Another interesting product that I spotted this week was an ‘official’ whiskey developed in association with The Pogues. The product is an Irish whiskey developed by West Cork Distillers. The product is described on the distillers’ website as a ‘true Irish rebel’. The band’s performances were legendary in terms of their energy, vitality and often chaotic nature. All of these characteristics helped build their popularity and the band is one that can be described as ‘iconic’. They and their lead singer Shane MacGowan are intrinsically linked to Christmas through their version of The Fairytale of New York and in the context of an Irish whiskey they seem a great choice by the distiller.
Interestingly the product I spotted on shelf was presented in a bright red bottle and it really stood apart from the other products on shelf. Rather like the band itself, it had a very distinct and original style. I am not a whiskey drinker but product reviews indicate that this is an excellent product with great taste notes.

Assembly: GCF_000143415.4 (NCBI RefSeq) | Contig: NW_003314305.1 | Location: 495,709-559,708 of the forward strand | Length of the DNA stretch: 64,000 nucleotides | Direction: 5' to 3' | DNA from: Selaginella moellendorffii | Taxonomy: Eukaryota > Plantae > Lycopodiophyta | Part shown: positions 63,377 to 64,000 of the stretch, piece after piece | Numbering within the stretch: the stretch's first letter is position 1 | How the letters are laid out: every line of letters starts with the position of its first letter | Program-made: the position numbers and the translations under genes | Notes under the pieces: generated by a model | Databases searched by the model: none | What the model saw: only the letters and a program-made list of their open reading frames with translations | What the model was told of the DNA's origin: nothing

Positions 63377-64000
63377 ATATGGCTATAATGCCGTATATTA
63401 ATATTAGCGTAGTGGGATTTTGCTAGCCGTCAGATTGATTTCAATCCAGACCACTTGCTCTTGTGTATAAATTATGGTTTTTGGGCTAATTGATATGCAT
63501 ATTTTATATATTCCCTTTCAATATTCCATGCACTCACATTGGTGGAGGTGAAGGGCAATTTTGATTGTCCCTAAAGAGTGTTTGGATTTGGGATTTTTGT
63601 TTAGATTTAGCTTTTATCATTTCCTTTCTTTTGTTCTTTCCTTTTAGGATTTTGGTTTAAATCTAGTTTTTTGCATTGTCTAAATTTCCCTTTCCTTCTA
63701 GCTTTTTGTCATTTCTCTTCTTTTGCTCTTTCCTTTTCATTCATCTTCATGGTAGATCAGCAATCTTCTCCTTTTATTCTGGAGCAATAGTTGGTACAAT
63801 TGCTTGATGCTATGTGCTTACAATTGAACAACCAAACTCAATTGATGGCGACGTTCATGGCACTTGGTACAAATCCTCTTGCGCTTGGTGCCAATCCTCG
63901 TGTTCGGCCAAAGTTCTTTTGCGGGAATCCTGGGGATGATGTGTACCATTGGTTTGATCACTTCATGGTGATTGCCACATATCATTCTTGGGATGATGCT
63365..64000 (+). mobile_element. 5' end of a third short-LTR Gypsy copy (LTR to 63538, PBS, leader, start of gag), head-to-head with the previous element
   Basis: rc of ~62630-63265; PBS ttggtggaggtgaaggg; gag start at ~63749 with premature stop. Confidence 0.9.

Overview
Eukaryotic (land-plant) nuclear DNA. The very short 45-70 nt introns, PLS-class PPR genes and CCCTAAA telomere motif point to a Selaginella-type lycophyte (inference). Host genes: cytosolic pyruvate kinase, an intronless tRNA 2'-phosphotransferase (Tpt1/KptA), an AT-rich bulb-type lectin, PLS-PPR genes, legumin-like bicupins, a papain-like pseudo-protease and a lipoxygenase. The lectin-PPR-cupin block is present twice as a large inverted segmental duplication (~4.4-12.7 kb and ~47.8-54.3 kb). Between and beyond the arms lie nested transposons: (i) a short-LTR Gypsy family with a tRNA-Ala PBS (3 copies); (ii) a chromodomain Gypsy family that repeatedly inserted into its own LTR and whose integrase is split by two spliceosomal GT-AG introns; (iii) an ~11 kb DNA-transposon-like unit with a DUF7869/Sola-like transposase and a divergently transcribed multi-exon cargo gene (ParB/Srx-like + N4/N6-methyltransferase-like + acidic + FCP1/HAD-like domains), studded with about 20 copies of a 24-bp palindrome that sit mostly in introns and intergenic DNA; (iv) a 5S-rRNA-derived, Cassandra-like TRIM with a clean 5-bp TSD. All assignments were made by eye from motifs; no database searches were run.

It is important for products like this to be authentic and to represent a band’s heritage well. It would be very easy to rush a product out and for it to be a shallow partnership. This seems to be a very authentic partnership. Other bands have gone into things like beer, for example Motörhead, while artists such as Cliff Richard have gone a step further.
Cliff had his own vineyards in The Algarve in Portugal and local restaurants proudly sold Cliff Richard wines. One sunny morning when I was staying in a villa near Cliff’s vineyard I was queueing up to pay for my groceries in a little shop and heard a familiar voice behind me – it was Cliff dressed casually in t-shirt, shorts and flip flops. I felt my jaw drop. He smiled at me with a smile that said very politely “Yes I am Cliff Richard but please leave me alone”. I did, but what a missed licensing representation opportunity! By the way I can vouch for Cliff’s wine – it was excellent.